Voice/Vision Holocaust Survivor Oral History Archive

Henry Konstam - October 25, 1991

Talking About Experiences

Let me ask you a few other questions just about...


Um, have you told people about this, about your story?

I did never talk much about it, never did, no.

Your children?

I. No. Very little. Very, very, very little. I never... Fact is I uh, did uh, lock it out in my mind. I asked my wife to never talk about it.


Uh, e... every time we talk about it, it brings memories back, you know. And I see no purpose to it.

So this is a conscious decision on your part not to tell your children and not to talk about it.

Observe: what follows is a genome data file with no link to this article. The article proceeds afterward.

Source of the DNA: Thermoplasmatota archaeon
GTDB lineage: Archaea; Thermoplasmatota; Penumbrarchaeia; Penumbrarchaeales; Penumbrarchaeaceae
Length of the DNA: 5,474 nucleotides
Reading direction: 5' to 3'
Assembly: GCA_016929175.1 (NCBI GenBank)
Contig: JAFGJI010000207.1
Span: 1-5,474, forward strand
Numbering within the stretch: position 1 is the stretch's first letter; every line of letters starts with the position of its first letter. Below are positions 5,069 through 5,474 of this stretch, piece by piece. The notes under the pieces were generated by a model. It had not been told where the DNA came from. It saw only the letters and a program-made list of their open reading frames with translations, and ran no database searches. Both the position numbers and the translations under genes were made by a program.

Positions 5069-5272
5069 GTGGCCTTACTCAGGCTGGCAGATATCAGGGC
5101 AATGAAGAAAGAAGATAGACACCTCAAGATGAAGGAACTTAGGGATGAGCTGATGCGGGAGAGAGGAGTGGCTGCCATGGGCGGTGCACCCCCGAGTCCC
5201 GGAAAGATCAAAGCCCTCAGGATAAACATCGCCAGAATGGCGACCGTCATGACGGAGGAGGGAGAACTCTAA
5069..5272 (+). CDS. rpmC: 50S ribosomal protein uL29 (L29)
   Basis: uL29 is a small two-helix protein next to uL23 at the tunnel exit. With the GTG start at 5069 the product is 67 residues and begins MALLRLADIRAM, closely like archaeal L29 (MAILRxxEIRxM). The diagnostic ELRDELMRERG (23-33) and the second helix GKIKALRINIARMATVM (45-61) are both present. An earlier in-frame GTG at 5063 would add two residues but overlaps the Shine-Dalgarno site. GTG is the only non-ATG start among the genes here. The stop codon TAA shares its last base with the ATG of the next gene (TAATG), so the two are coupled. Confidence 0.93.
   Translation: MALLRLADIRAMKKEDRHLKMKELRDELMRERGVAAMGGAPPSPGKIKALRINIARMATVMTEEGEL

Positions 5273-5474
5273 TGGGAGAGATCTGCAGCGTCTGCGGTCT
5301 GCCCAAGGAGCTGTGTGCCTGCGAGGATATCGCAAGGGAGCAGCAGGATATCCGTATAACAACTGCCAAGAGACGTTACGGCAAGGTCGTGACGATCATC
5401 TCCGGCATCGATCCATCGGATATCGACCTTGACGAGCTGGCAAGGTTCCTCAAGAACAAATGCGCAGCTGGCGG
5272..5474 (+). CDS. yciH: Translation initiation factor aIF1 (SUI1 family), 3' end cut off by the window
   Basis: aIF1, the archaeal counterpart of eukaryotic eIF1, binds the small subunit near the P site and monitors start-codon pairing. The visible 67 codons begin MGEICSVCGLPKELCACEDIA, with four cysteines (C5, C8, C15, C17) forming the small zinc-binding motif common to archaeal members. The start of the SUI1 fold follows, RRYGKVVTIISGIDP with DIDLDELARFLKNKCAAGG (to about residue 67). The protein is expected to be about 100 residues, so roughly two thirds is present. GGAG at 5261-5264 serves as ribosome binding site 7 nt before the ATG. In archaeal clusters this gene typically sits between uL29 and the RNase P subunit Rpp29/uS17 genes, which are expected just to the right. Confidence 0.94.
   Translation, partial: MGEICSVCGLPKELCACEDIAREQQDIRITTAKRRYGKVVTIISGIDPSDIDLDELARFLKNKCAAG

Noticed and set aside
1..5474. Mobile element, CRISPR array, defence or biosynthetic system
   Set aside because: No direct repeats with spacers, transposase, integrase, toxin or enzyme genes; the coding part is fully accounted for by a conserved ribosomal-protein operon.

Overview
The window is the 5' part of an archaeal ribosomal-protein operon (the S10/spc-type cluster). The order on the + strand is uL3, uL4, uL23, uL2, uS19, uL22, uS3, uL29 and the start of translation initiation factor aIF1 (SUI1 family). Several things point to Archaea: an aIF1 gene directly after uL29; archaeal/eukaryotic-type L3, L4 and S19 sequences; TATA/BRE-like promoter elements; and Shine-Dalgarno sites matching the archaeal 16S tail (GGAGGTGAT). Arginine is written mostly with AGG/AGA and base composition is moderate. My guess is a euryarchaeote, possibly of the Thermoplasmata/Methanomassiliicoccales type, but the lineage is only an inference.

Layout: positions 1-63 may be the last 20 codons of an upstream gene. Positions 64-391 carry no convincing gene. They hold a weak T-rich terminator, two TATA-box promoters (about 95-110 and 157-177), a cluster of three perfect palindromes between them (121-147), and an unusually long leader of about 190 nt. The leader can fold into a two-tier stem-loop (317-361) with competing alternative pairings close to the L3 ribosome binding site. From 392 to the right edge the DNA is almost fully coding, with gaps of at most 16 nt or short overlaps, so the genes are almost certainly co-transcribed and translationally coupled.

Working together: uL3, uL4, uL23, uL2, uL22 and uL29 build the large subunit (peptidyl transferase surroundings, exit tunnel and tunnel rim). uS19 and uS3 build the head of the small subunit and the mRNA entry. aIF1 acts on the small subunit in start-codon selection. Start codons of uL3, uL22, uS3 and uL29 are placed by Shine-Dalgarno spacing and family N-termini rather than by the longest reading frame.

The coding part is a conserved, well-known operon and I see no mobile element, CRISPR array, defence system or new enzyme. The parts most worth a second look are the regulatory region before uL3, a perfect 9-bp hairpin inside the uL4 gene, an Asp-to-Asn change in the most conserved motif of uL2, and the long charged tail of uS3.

I uh, never see any, and uh, reason for it. If they would ask me something, I would tell 'em. But I never uh, never made a point to dwell on it.

But they knew that you were a survivor.


What did you think they thought about that?

Well, they can't understand that. It's impossible for a person on the outside. You can write about it, you can read about it. You can do a... You can never feel about it the way you felt when you went through it. It's impossible. What you do is uh, you uh, you uh, hear about it and say, "Ay, yes, it's so terrible." That's about it. You don't think about it. You can't feel what it was in the reality that you saw death in the front of your eyes, every day, every minute of, of the day or night. You go uh, you, you go to sleep, you don't know whether, whether you're going to live in the morning. It's just something that uh, you, you live with, with death in front of you. I never, fact is for years I never mentioned it even at home. Not even my wife.

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